Sometimes you choose to attend a concert on a hunch. When I decided take in the La Jolla Athenaeum’s concert featuring New
York Polyphony, it was because the publicity touted an unlikely piece entitled “Missa Charles Darwin.” Not something a critic runs across every day.
But once I heard New York Polyphony sing, I was as ecstatic as I was a number of years ago on a New York City visit when I chose to take a long subway ride to the Brooklyn Academy of Music on a freezing February day to hear an obscure Handel opera, only to discover the lead singer was the brilliant coloratura mezzo Joyce DiDonato.
New York Polyphony, a quartet of four virtuoso male singers, upturned every assumption we hold about what voices do in concert. They are unlike either a small choir or a barbershop quartet, but more like a vocal string quartet, with each voice carrying its own independent yet interlocking part. In most ensemble vocal music—choirs especially—we cherish the ideal that blends all voices into a single sonority. With New York Polyphony, the individual character of each voice, the way each singer shaped and colored a phrase gave the ensemble its vibrant vitality and its identity. Overall, their voices were beautifully balanced, but what each voice accomplished individually in performance was undeed mesmerizing.
In his “Missa Charles Darwin,” the young American composer Gregory Brown employed texts from the writings of Charles Darwin, recreating the Sunday liturgy of the Christian Church as a seven-movement a cappella work that interprets each stage of that liturgy in terms of Darwin’s scientific observations about nature and evolution. While Brown included a few texts from the actual Mass, including the entire Kyrie in Greek, a musicologist would say that, textually, Brown’s trope has overtaken the Mass.
Brown’s musical diom is striking, honoring the hallowed conventions of liturgical polyphony with consistently elegant counterpoint and energizing his spare modal textures with just enough dissonance to keep the listener’s attention engaged. In the way that Arvo Pärt’s choral music alludes to late medieval harmonic practice without falling into mere pastiche, so Brown evokes the complex counterpoint of the early Renaissance master Josquin des Prez, yet always manages to cadence in the present century.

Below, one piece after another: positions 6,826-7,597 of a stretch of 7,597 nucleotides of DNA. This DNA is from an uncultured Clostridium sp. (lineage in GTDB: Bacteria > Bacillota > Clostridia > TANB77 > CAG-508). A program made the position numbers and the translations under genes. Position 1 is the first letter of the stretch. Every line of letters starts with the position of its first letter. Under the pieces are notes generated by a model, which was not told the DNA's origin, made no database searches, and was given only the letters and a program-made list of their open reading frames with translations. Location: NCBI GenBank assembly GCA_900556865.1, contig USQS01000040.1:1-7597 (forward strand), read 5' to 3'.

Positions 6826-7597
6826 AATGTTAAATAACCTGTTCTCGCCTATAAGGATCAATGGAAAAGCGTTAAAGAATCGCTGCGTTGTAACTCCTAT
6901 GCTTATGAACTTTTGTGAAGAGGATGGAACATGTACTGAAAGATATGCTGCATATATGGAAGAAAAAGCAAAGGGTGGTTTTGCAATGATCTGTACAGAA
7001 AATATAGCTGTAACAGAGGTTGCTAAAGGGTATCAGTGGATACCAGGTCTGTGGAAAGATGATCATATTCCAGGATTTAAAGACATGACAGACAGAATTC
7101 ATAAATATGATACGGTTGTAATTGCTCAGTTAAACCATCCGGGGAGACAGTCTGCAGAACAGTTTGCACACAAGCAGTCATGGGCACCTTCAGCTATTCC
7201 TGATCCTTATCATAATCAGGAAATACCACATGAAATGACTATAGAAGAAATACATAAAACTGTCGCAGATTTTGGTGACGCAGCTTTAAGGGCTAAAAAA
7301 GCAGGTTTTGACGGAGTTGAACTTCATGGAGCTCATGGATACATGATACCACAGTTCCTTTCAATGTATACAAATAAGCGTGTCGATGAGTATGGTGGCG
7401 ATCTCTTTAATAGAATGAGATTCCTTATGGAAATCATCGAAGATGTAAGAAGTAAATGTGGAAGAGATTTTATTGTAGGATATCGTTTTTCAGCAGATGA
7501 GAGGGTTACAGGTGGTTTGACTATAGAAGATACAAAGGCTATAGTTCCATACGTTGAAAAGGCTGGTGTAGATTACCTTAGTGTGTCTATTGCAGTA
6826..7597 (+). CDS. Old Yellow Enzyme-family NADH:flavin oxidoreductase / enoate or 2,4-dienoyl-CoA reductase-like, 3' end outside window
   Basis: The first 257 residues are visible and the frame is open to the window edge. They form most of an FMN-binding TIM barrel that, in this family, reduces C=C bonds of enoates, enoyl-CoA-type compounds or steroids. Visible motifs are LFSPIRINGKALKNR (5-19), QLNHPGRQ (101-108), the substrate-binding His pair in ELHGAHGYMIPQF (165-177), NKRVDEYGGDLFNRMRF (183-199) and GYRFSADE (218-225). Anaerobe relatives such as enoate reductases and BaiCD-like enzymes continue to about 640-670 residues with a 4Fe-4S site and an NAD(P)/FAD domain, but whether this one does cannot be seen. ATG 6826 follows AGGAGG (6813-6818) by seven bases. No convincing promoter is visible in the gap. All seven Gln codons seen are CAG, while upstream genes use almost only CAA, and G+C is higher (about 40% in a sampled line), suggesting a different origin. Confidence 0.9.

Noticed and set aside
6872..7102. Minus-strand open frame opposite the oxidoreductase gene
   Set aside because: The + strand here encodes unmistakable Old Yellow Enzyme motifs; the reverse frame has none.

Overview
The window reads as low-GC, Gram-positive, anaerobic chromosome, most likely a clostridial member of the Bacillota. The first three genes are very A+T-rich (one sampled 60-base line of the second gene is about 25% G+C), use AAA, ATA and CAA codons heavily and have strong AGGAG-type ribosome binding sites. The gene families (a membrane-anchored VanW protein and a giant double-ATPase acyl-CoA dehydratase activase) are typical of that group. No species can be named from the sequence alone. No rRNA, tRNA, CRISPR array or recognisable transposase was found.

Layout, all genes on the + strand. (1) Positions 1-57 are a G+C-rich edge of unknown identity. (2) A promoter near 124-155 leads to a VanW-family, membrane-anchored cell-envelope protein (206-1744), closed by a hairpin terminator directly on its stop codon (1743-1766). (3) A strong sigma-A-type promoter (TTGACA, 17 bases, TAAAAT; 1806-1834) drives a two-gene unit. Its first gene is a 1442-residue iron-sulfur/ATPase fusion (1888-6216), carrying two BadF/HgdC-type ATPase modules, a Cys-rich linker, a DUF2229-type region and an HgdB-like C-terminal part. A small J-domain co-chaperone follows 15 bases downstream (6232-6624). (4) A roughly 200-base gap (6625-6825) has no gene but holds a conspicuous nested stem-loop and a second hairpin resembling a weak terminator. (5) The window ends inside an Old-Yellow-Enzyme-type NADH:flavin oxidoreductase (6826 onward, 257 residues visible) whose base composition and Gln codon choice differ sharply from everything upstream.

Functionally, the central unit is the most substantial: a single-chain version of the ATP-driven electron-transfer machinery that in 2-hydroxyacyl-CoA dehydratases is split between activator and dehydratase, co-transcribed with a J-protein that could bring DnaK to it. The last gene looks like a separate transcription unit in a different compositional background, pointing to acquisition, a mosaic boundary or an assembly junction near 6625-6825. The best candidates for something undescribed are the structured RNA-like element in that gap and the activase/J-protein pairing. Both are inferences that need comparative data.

I found the tone of Brown’s Missa to be reverent and his parallels thought-provoking. For instance, in the Sanctus, that part of the Mass that expresses profound wonder and solemnity, Brown lifted up the fecundity of the “Great Tree of Life” in a brilliant effusion of vocal fanfares. In his “Alleluia” trope, however, he intensified his harmonic dissonance to set the words, “But if we admit a first cause, the mind still craves to know whence it came and how it arose.” This is as close to polemical as Brown ventured, although I shudder to think what the commentators on Fox News would make of a Mass reconstituted according to the precepts of science and natural selection.[php snippet=1]
As spokesman for New York Polyphony, bass Craig Phillips expressed the ensemble’s delight to be able to sing the “Missa Charles Darwin” in a library surrounded by books, a veritable temple of learning. The quartet followed the “Missa Charles Darwin” with Brown’s settings of three American Protestant hymns in austere yet textually sensitive arrangements. In festivals and music conventions over the last two decades, I have heard a surfeit of contemporary sacred music, and no composer has impressed me more than Gregory Brown. A smart publishing house should toss him a hefty retainer and sign him up to a very long contract.
Balancing Brown’s music with Thomas Tallis’ gem “Mass for Four Voices” was more than a smart programming notion. It allowed New York Polyphony to demonstrate their prowess singing Renaissance music and at the same time show how different their take on this genre is. The prevalent understanding of sacred choral music—even in most small early music ensembles—is an ascetic restraint that subsumes the individual voice and personality into the purity of the ensemble.
What made New York Polyphony’s Tallis exciting was their infusing each line with the singer’s individual color and accentuation, and their diction and intonation were nothing less than impeccable. Their textures were far livelier that what passes in most circles today as proper sacred music, even though the latter aesthetic comes from the mid-19th century and not the Renaissance! New York Polyphony’s Tallis Mass is available on their recent recording (along with the even more amazing William Byrd “Mass for Four Voices”) on the excellent Swedish label Bis (BIS – 2037).
Two contemporary works flanked the Tallis, Andrew Smith’s “Kyrie Cunctipotens Genitor Deus,” a smart, neo-medieval work written for the quartet to open the Mass, and Gabriel Jackson’s “Ite missa est” to close the Mass. More ostentatiously contemporary in style, Jackson’s congenial piece was filled with clever, animated rhythmic riffs.
I liked Countertenor Geoffrey Williams’ substantial vocal color, and its silvery edge surfed above the lower voices comfortably. Baritone Christopher Herbert struck me as the most dramatic of the singers, and his energy often drove the ensemble in a felicitous fashion. Phillips’ bass proved majestically clear even in the deepest regions—he supported New York Polyphony just as an excellent cellist udergirds every successful string quartet. I admired tenor Steven Wilson’s focus and supple phrasing, but a richer color was the only aspect that kept them from the pinnacle of sonic perfection.